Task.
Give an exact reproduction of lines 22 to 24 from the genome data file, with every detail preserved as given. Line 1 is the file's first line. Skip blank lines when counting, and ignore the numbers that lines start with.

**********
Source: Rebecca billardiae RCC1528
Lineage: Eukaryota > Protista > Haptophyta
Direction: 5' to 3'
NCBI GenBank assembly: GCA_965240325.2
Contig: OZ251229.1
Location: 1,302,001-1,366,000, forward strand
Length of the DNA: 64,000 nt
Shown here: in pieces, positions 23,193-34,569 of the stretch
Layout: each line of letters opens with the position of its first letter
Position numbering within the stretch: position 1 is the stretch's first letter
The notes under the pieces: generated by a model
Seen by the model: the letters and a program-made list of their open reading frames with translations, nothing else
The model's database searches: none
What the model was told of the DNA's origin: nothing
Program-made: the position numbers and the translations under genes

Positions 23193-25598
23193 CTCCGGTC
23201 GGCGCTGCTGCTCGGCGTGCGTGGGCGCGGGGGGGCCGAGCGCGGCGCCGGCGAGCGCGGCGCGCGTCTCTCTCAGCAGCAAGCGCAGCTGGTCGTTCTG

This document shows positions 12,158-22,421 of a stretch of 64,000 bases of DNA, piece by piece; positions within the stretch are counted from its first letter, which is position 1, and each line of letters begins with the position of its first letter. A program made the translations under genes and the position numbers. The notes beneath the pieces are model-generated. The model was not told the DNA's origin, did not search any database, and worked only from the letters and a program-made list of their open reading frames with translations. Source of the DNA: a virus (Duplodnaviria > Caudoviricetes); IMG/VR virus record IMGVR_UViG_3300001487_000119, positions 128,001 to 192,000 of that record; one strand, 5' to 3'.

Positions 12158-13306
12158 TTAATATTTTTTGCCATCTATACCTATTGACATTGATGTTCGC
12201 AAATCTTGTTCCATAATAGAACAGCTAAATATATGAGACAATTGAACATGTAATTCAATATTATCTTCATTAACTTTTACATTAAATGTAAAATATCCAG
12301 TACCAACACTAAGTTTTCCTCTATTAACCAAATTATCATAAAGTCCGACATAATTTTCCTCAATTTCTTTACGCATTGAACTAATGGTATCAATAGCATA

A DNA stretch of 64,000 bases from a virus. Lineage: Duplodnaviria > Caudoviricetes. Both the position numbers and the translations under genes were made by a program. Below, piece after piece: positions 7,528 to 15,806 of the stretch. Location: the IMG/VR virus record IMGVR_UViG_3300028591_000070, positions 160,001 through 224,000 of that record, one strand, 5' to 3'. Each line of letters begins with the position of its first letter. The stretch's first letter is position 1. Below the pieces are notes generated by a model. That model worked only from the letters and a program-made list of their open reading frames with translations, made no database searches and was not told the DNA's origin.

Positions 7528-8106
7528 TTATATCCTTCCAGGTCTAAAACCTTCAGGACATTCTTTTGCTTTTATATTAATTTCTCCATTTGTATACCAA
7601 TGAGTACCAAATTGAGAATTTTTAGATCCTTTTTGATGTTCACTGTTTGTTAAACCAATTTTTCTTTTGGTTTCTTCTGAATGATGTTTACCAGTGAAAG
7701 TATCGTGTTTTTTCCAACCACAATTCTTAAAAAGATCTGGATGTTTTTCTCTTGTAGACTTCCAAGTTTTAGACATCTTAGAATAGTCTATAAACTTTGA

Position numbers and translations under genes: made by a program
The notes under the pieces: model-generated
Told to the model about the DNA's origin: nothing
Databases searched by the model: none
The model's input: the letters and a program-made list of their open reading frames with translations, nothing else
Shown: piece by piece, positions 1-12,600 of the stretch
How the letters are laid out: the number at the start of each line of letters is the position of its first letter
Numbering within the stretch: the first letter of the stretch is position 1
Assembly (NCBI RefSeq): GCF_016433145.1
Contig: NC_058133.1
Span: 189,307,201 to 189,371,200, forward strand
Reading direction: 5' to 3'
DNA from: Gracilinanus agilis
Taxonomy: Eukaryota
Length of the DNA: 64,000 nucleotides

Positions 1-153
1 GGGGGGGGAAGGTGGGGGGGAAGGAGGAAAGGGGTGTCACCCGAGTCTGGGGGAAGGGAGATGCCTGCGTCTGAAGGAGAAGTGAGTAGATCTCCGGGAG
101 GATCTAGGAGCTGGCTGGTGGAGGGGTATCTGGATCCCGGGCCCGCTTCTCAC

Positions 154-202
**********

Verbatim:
12201 AAATCTTGTTCCATAATAGAACAGCTAAATATATGAGACAATTGAACATGTAATTCAATATTATCTTCATTAACTTTTACATTAAATGTAAAATATCCAG
12301 TACCAACACTAAGTTTTCCTCTATTAACCAAATTATCATAAAGTCCGACATAATTTTCCTCAATTTCTTTACGCATTGAACTAATGGTATCAATAGCATA

A DNA stretch of 64,000 bases from a virus. Lineage: Duplodnaviria > Caudoviricetes. Both the position numbers and the translations under genes were made by a program. Below, piece after piece: positions 7,528 to 15,806 of the stretch. Location: the IMG/VR virus record IMGVR_UViG_3300028591_000070, positions 160,001 through 224,000 of that record, one strand, 5' to 3'. Each line of letters begins with the position of its first letter. The stretch's first letter is position 1. Below the pieces are notes generated by a model. That model worked only from the letters and a program-made list of their open reading frames with translations, made no database searches and was not told the DNA's origin.